Lamo said he had arranged to surrender to federal authorities to face computer-trespass charges.
Lamo, who has no permanent address, could face fines and prison time of up to 10 years under the Computer Fraud and Abuse Act of 1986, which outlaws such behavior.
Lamo has exposed flaws in corporate networks and has a knack for finding backdoors through laser printers and other unlikely access points.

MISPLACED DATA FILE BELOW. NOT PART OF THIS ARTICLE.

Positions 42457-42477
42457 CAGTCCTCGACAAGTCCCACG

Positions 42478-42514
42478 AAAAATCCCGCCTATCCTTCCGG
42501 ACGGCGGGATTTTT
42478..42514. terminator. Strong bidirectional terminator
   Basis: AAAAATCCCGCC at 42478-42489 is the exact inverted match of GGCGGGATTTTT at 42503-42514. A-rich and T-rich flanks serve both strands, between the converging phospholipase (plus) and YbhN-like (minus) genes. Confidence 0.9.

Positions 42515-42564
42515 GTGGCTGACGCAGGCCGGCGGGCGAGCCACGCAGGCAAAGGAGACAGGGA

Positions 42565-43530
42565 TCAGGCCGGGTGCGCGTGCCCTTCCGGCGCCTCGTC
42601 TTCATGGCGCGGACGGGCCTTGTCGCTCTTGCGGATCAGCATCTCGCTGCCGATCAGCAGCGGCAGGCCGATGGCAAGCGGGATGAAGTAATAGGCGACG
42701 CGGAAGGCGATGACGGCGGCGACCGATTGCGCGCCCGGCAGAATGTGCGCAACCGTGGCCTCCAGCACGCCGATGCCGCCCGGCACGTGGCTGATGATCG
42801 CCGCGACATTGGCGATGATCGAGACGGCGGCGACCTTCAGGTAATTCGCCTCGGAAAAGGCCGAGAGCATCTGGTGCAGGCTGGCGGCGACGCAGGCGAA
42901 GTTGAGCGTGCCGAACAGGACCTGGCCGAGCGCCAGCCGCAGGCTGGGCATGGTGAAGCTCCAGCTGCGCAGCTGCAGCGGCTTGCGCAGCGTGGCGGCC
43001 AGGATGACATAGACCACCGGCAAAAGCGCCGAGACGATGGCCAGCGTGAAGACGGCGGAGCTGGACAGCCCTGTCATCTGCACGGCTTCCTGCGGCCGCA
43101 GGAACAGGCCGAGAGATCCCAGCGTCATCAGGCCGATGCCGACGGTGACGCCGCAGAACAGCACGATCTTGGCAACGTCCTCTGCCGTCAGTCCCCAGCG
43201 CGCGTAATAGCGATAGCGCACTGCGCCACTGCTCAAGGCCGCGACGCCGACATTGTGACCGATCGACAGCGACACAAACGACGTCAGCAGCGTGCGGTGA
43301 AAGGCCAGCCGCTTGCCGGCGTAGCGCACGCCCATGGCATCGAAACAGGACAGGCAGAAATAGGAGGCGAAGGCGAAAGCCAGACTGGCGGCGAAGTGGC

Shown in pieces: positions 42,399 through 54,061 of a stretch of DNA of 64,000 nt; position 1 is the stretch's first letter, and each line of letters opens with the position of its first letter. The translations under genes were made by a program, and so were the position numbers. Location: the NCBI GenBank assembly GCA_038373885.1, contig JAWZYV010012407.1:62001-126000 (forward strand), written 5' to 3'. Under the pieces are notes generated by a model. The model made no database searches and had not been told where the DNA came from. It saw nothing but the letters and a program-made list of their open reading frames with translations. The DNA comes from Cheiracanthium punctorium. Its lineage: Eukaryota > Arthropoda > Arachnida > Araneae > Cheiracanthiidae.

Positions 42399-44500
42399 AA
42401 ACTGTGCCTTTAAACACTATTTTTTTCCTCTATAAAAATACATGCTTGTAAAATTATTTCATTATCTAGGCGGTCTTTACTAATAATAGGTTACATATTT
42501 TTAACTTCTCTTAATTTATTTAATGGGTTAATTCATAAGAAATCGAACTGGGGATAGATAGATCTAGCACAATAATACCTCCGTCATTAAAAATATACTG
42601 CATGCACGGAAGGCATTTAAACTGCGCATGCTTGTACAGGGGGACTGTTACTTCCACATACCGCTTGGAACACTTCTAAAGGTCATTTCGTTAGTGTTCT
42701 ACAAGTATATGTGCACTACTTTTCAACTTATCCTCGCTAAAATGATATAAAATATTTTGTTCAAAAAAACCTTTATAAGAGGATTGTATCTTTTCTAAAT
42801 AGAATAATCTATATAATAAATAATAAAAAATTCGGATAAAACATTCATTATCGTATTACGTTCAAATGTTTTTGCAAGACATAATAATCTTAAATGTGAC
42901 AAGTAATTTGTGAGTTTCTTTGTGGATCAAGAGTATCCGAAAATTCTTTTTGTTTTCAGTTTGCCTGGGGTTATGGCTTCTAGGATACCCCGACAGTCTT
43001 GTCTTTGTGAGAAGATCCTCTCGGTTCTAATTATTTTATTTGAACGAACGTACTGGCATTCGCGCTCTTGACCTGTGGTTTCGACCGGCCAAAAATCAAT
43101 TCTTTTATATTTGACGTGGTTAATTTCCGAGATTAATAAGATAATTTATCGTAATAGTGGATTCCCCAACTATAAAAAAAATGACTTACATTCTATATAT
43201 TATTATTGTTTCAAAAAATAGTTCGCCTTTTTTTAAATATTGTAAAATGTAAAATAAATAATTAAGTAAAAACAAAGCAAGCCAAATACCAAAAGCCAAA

Lamo often offered to work for free with his subjects to fix their holes, and some including WorldCom, now known as MCI WCOEQ.PK , have expressed gratitude for his work.
Lamo hacked The New York Times network in February 2002, accessing employee records, home-delivery account information and the phone numbers and Social Security numbers of op-ed page contributors. U.S. prosecutors opened an investigation shortly afterward.
Lamo said in a telephone interview he found out about the charges last week but waited to turn himself in so he would not have to sit in jail through the weekend.
“This has been an extremely surreal weekend. I don’t think that what I’ve done is wrong but I understand that my actions have consequences,” Lamo said.